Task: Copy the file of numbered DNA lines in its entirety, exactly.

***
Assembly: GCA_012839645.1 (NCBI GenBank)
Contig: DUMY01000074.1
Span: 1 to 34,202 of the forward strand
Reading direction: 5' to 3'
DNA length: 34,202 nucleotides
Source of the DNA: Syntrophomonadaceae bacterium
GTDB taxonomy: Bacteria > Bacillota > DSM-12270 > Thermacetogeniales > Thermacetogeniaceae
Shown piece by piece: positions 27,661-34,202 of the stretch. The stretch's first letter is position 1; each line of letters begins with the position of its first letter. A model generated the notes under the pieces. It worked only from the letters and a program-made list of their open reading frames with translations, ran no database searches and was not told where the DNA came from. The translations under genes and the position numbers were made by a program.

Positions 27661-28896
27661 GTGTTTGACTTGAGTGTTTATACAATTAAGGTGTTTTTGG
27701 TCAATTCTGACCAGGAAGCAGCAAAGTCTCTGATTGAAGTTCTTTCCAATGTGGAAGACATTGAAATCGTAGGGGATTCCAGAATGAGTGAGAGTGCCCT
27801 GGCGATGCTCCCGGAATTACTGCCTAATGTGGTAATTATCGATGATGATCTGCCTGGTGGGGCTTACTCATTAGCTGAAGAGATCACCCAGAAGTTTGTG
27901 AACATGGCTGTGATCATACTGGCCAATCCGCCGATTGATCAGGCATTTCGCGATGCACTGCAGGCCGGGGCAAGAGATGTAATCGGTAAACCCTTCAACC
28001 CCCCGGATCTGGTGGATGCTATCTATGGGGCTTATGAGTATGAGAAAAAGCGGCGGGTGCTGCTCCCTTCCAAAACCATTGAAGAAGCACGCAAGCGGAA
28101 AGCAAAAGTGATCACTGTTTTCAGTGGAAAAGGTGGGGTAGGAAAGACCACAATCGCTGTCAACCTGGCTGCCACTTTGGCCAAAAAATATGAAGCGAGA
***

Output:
Assembly: GCA_012839645.1 (NCBI GenBank)
Contig: DUMY01000074.1
Span: 1 to 34,202 of the forward strand
Reading direction: 5' to 3'
DNA length: 34,202 nucleotides
Source of the DNA: Syntrophomonadaceae bacterium
GTDB taxonomy: Bacteria > Bacillota > DSM-12270 > Thermacetogeniales > Thermacetogeniaceae
Shown piece by piece: positions 27,661-34,202 of the stretch. The stretch's first letter is position 1; each line of letters begins with the position of its first letter. A model generated the notes under the pieces. It worked only from the letters and a program-made list of their open reading frames with translations, ran no database searches and was not told where the DNA came from. The translations under genes and the position numbers were made by a program.

Positions 27661-28896
27661 GTGTTTGACTTGAGTGTTTATACAATTAAGGTGTTTTTGG
27701 TCAATTCTGACCAGGAAGCAGCAAAGTCTCTGATTGAAGTTCTTTCCAATGTGGAAGACATTGAAATCGTAGGGGATTCCAGAATGAGTGAGAGTGCCCT
27801 GGCGATGCTCCCGGAATTACTGCCTAATGTGGTAATTATCGATGATGATCTGCCTGGTGGGGCTTACTCATTAGCTGAAGAGATCACCCAGAAGTTTGTG
27901 AACATGGCTGTGATCATACTGGCCAATCCGCCGATTGATCAGGCATTTCGCGATGCACTGCAGGCCGGGGCAAGAGATGTAATCGGTAAACCCTTCAACC
28001 CCCCGGATCTGGTGGATGCTATCTATGGGGCTTATGAGTATGAGAAAAAGCGGCGGGTGCTGCTCCCTTCCAAAACCATTGAAGAAGCACGCAAGCGGAA
28101 AGCAAAAGTGATCACTGTTTTCAGTGGAAAAGGTGGGGTAGGAAAGACCACAATCGCTGTCAACCTGGCTGCCACTTTGGCCAAAAAATATGAAGCGAGA